There’s a variety of antennas that you can use for AM reception at the studio: many engineers have used a whip antenna, usually mounted on a ground plane.  I’ve seen automobile antennas used in this way.  Some favour a longwire antenna, but I’ve always preferred the shielded loop.  It’s easy and inexpensive to make one, and although they’re not particularly sensitive, their unique noise- and interference-cancelling properties mean they can give surprisingly good performance in difficult situations.  How come?  As a matter of fact, once you start to look more closely, many people start to wonder how come they work at all!  This month I’ll try to explain their secrets.


The first question many have runs thus: if the doggone antenna is shielded, how does it pick up a signal at all?  The answer is surprisingly simple: our desired RF signal consists of electromagnetic waves, which have an electric and a magnetic component.  We shield the electrostatic component only—and pick up the magnetic wave.  Any grounded conductor can be used as a shield against the electric wave—if we had wished to shield the magnetic component, we’d have to use a magnetic material, such as iron, steel, nickel or even mu-metal.  And sure enough, if we use a piece of steel electrical conduit for our shield, we won’t get much of a signal.  Copper, on the other hand, makes an excellent electrostatic shield, without affecting the magnetic field, so that’s what we’ll use today.


One aspect of that shield that's bound to confuse is that there must be a break in the loop--otherwise the windings inside will effectively couple to a shorted turn, and you'll get little or no signal coming out.  The shield must be connected to ground or it will be effectively invisible, and will provide no shielding action at all.  Depending on the details of construction, it may be desirable to switch the ground connection to the shield on and off, allowing the antenna to serve as a shielded or unshielded loop.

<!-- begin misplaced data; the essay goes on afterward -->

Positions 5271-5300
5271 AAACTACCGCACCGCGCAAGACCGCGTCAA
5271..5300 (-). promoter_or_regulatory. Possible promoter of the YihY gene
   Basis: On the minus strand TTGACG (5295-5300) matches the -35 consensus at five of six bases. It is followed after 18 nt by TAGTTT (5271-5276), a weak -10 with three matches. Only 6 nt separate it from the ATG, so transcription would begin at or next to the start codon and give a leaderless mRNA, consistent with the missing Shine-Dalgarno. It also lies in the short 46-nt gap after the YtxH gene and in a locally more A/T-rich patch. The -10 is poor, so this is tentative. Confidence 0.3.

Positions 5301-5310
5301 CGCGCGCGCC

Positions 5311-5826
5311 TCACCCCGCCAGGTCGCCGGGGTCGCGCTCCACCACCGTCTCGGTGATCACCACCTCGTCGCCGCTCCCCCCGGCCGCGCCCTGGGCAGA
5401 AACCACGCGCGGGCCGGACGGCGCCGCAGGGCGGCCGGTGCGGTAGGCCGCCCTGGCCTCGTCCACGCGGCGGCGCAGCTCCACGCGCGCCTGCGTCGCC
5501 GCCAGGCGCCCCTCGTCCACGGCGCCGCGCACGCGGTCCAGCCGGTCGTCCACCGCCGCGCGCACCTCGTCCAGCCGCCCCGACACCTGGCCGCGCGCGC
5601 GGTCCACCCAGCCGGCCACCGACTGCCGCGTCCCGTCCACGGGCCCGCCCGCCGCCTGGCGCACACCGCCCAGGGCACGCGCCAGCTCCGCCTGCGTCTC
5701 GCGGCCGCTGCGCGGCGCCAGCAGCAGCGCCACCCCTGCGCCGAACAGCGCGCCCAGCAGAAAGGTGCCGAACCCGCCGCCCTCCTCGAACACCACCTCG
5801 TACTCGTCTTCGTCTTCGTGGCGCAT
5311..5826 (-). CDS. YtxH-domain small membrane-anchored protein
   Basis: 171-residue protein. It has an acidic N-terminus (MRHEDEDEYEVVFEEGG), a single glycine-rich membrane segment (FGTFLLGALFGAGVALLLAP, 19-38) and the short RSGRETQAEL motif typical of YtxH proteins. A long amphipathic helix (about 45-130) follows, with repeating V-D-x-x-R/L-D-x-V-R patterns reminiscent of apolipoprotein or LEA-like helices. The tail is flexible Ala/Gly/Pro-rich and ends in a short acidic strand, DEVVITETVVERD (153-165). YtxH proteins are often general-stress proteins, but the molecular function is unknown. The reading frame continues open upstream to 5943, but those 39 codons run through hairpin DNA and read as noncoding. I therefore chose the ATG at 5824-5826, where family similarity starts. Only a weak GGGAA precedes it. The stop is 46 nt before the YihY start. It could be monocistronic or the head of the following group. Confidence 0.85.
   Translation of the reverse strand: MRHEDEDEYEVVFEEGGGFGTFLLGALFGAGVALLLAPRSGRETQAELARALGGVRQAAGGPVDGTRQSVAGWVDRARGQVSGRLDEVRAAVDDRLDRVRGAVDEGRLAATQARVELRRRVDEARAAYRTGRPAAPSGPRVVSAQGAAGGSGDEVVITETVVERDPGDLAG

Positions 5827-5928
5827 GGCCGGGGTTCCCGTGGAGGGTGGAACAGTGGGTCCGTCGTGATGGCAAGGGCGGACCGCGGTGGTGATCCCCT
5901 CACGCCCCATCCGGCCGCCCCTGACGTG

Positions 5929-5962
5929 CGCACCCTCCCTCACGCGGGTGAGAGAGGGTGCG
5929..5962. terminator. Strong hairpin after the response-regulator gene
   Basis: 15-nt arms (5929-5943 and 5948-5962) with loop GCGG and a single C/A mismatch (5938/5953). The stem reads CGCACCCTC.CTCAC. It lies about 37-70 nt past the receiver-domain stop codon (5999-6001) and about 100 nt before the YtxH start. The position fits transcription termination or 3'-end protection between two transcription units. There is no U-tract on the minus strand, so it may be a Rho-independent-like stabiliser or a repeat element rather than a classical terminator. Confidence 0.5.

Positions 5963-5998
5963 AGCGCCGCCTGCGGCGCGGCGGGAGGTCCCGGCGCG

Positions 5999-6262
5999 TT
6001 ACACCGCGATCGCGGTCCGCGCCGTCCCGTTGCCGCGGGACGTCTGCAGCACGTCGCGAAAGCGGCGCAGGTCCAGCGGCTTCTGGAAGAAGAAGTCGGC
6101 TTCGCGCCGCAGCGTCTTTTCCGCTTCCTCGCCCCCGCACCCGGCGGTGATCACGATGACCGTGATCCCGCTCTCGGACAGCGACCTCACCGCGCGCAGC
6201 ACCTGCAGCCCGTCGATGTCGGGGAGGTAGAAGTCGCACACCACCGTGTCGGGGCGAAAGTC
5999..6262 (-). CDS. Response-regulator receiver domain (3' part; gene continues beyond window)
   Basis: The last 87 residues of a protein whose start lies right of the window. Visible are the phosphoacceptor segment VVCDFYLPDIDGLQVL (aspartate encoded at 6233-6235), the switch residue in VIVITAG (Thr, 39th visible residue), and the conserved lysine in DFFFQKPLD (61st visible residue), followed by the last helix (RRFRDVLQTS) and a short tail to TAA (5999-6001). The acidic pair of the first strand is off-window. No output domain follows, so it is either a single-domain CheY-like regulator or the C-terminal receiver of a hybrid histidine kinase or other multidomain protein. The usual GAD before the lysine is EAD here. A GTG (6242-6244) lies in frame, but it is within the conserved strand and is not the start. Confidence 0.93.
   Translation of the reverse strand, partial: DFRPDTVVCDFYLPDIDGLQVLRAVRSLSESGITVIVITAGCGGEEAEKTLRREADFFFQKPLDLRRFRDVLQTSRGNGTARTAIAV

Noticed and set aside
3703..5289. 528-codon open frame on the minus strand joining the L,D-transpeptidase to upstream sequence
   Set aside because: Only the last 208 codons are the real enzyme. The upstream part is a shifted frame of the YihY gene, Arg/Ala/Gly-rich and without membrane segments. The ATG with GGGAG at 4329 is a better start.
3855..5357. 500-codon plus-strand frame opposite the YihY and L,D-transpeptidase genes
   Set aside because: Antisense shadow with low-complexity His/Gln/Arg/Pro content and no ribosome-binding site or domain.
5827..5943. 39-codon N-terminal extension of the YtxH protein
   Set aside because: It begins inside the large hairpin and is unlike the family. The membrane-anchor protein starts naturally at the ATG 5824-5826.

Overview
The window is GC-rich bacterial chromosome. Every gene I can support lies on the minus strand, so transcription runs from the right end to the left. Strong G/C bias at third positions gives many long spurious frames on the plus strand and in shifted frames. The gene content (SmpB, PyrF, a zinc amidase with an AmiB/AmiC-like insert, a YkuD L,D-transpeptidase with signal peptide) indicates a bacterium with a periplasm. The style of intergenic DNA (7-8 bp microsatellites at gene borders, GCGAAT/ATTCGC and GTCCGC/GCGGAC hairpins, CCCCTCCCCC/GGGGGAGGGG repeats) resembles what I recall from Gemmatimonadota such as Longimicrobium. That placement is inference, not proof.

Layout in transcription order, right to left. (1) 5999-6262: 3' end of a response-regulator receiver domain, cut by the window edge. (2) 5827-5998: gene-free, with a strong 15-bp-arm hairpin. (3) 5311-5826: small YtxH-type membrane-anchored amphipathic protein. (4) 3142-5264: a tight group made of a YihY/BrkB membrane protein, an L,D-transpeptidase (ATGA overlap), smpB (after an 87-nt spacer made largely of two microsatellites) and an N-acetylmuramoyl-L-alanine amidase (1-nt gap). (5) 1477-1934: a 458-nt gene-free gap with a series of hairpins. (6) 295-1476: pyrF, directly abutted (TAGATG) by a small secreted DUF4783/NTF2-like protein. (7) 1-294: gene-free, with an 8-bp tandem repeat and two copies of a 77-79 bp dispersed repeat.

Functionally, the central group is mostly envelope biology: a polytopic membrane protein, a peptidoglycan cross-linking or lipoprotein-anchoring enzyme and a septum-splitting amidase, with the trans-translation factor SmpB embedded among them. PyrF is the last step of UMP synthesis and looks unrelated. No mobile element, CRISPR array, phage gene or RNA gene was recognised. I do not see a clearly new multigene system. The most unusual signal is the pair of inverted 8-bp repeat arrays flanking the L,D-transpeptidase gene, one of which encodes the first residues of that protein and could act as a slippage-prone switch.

Since, in its shielded form, the loop is picking up only half of the electromagnetic wave, that explains why its sensitivity is a bit low.  The surprise is that the received noise is usually attenuated even more, and that’s because most electrical noise is electrostatic in nature.  An added bonus is that the rejection nodes of a well-constructed shielded loop are very deep—perhaps –25dB!  (Incidentally, this explains why the shielded loop is so often used in radio direction finders.)  Often, when we’re faced with a situation involving nighttime interference, we can benefit by forgetting about peaking the desired signal, and instead concentrating on nulling out the interfering ones.


If you need more sensitivity, you can resonate the loop by experimentally applying a small tuning capacitor--no more than 500 pF or so--in series with the loop.  You’ll know when you reach the right value—the output level peaks up quite sharply.  One precaution with this arrangement, though: it is quite easy to achieve a loaded Q high enough to lop off the sidebands, which will result in a loss of high-frequency modulation content, and distortion there too.


Received signal strength is more or less in proportion to size: twice the size, twice the signal.  The optimum number of turns to use is counterintuitive—more turns does not equal more signal.  As a matter of fact, signal strength drops off pretty quickly past the optimum number.  This is because we're typically trying to match into a receiver front end that has a fairly low impedance--say 50 to 100 ohms.  More than a handful of turns results in a high impedance device, and leakage capacitance to the shield starts to become significant, too.  Flatter results across the broadcast band can be achieved by using three turns or so in the body of the loop, and connecting a balun—a balanced-to-unbalanced transformer—at the output of the antenna.  This improves the impedance match and balance, because if you look at it carefully, you’ll see that the loop itself is essentially a balanced circuit.  By inserting the balun, you’re providing the right type of balanced load for this antenna.  Ten turns or so on the ferrite toroid of your choice, bifilar-wound, makes a very nice, compact, self-shielding balun.



So there you have it: the shielded loop, unplugged!  Next month, I'll show you how to roll your own high-performance shielded loop antenna.